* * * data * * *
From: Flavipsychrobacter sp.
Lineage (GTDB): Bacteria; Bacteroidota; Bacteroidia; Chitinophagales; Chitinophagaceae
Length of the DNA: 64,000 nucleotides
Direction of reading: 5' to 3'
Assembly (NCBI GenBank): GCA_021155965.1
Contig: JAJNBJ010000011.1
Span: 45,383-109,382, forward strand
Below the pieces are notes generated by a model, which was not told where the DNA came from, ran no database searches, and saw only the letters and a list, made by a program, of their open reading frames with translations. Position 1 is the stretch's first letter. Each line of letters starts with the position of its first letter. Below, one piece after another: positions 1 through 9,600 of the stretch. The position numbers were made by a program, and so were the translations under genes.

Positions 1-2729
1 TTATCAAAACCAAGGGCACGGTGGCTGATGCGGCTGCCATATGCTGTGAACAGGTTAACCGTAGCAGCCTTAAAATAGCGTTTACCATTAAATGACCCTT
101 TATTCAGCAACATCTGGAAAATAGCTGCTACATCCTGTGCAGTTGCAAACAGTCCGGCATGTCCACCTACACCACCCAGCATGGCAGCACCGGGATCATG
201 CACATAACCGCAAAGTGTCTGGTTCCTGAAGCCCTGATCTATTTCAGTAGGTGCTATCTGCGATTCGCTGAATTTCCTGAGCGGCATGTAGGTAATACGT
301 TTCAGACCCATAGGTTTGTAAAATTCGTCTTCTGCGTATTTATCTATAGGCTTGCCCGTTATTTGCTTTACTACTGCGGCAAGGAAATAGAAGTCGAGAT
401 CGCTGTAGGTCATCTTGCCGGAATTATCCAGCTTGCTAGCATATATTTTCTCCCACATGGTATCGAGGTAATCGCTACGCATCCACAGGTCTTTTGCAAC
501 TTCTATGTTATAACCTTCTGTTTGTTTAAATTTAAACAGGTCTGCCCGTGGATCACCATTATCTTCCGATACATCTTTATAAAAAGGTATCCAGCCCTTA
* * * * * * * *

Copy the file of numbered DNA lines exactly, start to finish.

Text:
From: Flavipsychrobacter sp.
Lineage (GTDB): Bacteria; Bacteroidota; Bacteroidia; Chitinophagales; Chitinophagaceae
Length of the DNA: 64,000 nucleotides
Direction of reading: 5' to 3'
Assembly (NCBI GenBank): GCA_021155965.1
Contig: JAJNBJ010000011.1
Span: 45,383-109,382, forward strand
Below the pieces are notes generated by a model, which was not told where the DNA came from, ran no database searches, and saw only the letters and a list, made by a program, of their open reading frames with translations. Position 1 is the stretch's first letter. Each line of letters starts with the position of its first letter. Below, one piece after another: positions 1 through 9,600 of the stretch. The position numbers were made by a program, and so were the translations under genes.

Positions 1-2729
1 TTATCAAAACCAAGGGCACGGTGGCTGATGCGGCTGCCATATGCTGTGAACAGGTTAACCGTAGCAGCCTTAAAATAGCGTTTACCATTAAATGACCCTT
101 TATTCAGCAACATCTGGAAAATAGCTGCTACATCCTGTGCAGTTGCAAACAGTCCGGCATGTCCACCTACACCACCCAGCATGGCAGCACCGGGATCATG
201 CACATAACCGCAAAGTGTCTGGTTCCTGAAGCCCTGATCTATTTCAGTAGGTGCTATCTGCGATTCGCTGAATTTCCTGAGCGGCATGTAGGTAATACGT
301 TTCAGACCCATAGGTTTGTAAAATTCGTCTTCTGCGTATTTATCTATAGGCTTGCCCGTTATTTGCTTTACTACTGCGGCAAGGAAATAGAAGTCGAGAT
401 CGCTGTAGGTCATCTTGCCGGAATTATCCAGCTTGCTAGCATATATTTTCTCCCACATGGTATCGAGGTAATCGCTACGCATCCACAGGTCTTTTGCAAC
501 TTCTATGTTATAACCTTCTGTTTGTTTAAATTTAAACAGGTCTGCCCGTGGATCACCATTATCTTCCGATACATCTTTATAAAAAGGTATCCAGCCCTTA